Sustainable agriculture, subsistence bamboo forestry, and tourism operations. Commercial tea growing occurs also (China, 1998; WCMC, 2011).
Education and interpretation programs
Highly Effective
Good programmes are reported. There are several cultural and natural museums and a great deal of literature is available for visitors (China, 1998; WCMC, 2011).
Tourism and visitation management
Effective
Tourism is growing steadily. Rafting on the Nine-Bend river is among the most popular activities, as are cave visits. Most tourist facilities are located outside the property (China, 1998; SoOUV, 2012; WCMC, 2011). Visitation to the newly added Jiangxi section is limited and is only allowed by a special permit (State Party of China, 2017).
Monitoring
Highly Effective
A comprehensive monitoring programme is in place which encompasses air and water quality monitoring and monitoring of vegetation cover, visitation levels and biodiversity. This is based on an advanced GIS-based system developed with funding from a GEF-supported project (State Party of China, 2017).
Research
Highly Effective
There is a long history of biological research. There is also research on the sustainable development of the local community. Research results are used in policy review (China, 1998; WCMC, 2011).
Overall, the protection and management of the property can be assessed as mostly effective. However, there are concerns regarding the ability to control some impacts from activities of local residents and from tourism developments both inside and outside the property and concerns with regard to smooth cooperation between different management agencies responsible for the 5 different sections of the site. The property enjoys adequate legal protection and strong administrative support but law enforcement is weak and staff capacity could be improved. Management is guided by adequate master plans and underpinned by monitoring and research.
Assessment of the effectiveness of protection and management in addressing threats outside the site
Highly Effective
Some concern has been expressed about the growth of village population and tourism infrastructure development outside the property, which have the potential for impacting the property (WCMC, 2011). The original reserve was confined to Fujian Province but the northern side of the Mountain, only access road to Huangganshan peak and best natural habitat and wildlife are in fact outside Fujian in neighbouring Jiangxi Province. There was a great need for better coordination across the province divide but this has now been addressed as the site has been greatly strengthened now that the Jiangxi sections have been added to the site through the boundary modification process (State Party of China, 2017; IUCN Evaluation, 2017).
World Heritage values

One of the largest and best preserved areas of humid subtropical forest in the world

Good
Trend
Improving
No significant detrimental changes are reported in the plant and animal populations. The integrity of the site has been further strengthened by adding the Jiangxi section which added new areas of the same ecosystem contiguous with the original site, but which are somewhat different in terms of vegetation and species composition (State Party of China, 2017).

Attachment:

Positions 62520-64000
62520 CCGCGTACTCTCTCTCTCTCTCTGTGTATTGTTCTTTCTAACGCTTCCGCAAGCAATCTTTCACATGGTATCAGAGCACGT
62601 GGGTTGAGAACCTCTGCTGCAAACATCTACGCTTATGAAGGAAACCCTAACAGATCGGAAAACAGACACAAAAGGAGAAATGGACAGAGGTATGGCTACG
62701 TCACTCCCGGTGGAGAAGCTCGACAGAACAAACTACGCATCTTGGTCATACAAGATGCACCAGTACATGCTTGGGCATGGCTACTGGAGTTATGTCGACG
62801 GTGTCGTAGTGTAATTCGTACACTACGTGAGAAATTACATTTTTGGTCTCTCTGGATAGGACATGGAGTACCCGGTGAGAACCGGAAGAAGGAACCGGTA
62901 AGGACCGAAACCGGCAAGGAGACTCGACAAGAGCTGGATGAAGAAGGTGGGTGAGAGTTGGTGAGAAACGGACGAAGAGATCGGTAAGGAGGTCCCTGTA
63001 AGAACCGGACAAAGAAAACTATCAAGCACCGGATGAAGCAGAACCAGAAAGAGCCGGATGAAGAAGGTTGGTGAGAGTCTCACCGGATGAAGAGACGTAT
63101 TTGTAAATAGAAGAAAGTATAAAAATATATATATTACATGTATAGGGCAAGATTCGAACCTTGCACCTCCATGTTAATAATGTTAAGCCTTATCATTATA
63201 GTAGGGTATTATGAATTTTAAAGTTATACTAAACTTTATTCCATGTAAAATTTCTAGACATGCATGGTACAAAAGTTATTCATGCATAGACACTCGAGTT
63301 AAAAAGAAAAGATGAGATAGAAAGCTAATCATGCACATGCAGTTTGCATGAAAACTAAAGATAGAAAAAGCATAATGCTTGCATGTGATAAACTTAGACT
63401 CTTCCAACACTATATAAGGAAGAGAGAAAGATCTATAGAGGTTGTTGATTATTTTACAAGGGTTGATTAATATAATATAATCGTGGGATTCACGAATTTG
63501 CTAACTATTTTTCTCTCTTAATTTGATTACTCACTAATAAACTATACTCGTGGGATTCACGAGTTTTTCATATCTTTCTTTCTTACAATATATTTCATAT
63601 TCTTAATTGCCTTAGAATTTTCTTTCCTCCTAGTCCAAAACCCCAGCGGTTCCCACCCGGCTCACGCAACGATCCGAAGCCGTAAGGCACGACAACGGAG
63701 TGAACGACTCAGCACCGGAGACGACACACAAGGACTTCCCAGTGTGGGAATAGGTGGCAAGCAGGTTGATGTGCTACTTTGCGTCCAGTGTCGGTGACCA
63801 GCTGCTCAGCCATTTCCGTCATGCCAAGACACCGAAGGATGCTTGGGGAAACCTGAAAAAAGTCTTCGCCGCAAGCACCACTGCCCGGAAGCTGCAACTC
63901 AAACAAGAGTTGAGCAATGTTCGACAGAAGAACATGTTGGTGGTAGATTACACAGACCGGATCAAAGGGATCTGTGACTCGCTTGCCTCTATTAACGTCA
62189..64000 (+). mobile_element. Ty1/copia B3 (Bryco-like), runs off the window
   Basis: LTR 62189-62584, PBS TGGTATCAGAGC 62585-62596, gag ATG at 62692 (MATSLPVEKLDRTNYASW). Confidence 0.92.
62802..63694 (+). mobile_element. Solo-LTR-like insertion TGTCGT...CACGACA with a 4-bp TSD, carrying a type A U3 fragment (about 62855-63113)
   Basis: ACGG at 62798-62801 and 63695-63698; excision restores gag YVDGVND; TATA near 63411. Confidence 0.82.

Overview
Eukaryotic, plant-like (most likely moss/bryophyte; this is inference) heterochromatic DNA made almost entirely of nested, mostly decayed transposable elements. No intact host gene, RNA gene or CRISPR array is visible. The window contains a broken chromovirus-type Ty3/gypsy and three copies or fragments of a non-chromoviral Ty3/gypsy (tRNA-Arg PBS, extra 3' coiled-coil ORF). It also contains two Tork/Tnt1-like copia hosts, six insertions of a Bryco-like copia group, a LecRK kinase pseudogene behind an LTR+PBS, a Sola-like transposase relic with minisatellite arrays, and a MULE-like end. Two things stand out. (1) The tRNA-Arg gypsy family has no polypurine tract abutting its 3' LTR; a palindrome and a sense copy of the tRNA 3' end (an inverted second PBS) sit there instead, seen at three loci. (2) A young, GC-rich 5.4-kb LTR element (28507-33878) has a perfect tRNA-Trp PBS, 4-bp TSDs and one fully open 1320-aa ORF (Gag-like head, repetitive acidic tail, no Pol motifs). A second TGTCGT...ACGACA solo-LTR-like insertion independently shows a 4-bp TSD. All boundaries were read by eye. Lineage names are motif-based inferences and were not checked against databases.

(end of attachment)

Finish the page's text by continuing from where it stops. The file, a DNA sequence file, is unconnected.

Spectacular rocky, forest-covered mountains and riverscape

Good
Trend
Stable
The scenic and aesthetic values and attributes of the property remain intact
Assessment of the current state and trend of World Heritage values
Good
Trend
Stable
The current state of the site’s natural values and attributes can be rated as good and the trend is stable.
However, management authorities need to be vigilant in respect of pressures from growing numbers of people and village development in surrounding areas. The successful modification of the site boundary in 2017, although minor in area (c.7%) has high significance in improving the resilience and viability of the Mount Wuyi ecosystem and biodiversity. Some new habitats, many additional species and larger populations of iconic key species - black muntjac, Cabot's tragopan etc. are now included.

Additional information

Outdoor recreation and tourism
The property has become a popular tourist destination and visitor numbers are growing steadily. Tourism infrastructure is developed mainly outside the property boundaries.
Factors negatively affecting provision of this benefit
Overexploitation
Impact level - Moderate
Trend - Increasing
History and tradition
The property is of global significance for protection of archaeological sites and relics of great spiritual and cultural value.
Soil stabilisation,
Water provision (importance for water quantity and quality)
The property is important for protecting soil and water resources over a very large area.
Factors negatively affecting provision of this benefit
Habitat change
Impact level - Low
Trend - Increasing
History and tradition
The property is of significance as the birthplace of Neo-Confucianism, which is a philosophy of international religious and political importance
The Mount Wuyi property provides benefit to the local and national communities and to the world especially in respect of commercial and recreational tourist opportunities, conservation of biodiversity and natural ecosystems, environmental services in soil and water conservation, and protection of sites, relics and other intangible values of great antiquity and religious significance.
Organization/ individuals Project duration Brief description of Active Projects
1 N.A. N.A.
Site need title Brief description of potential site needs Support needed for following years
1 N.A. Strengthen coordination between two provincial sections of the site

References

References
1 China, 1998. Mount Wuyi World Heritage nomination file.
2 China, 2017. MountWuyi_Minor boundary mofication
3 China, 2017. Revised Map of Property and buffer zone
4 ICOMOS, 1999. Evaluation of Mount Wuyi nomination.
5 IUCN, 2006. Field Assessment of Wuyishan World Heritage Site
6 IUCN, 2017. MountWuyi_MBM_IUCN Evaluation
7 SoOUV, 2012.
8 WCMC, 2012. Data Sheet for Mount Wuyi, China.
9 WH, 2017. MountWuyi_MBM_Decision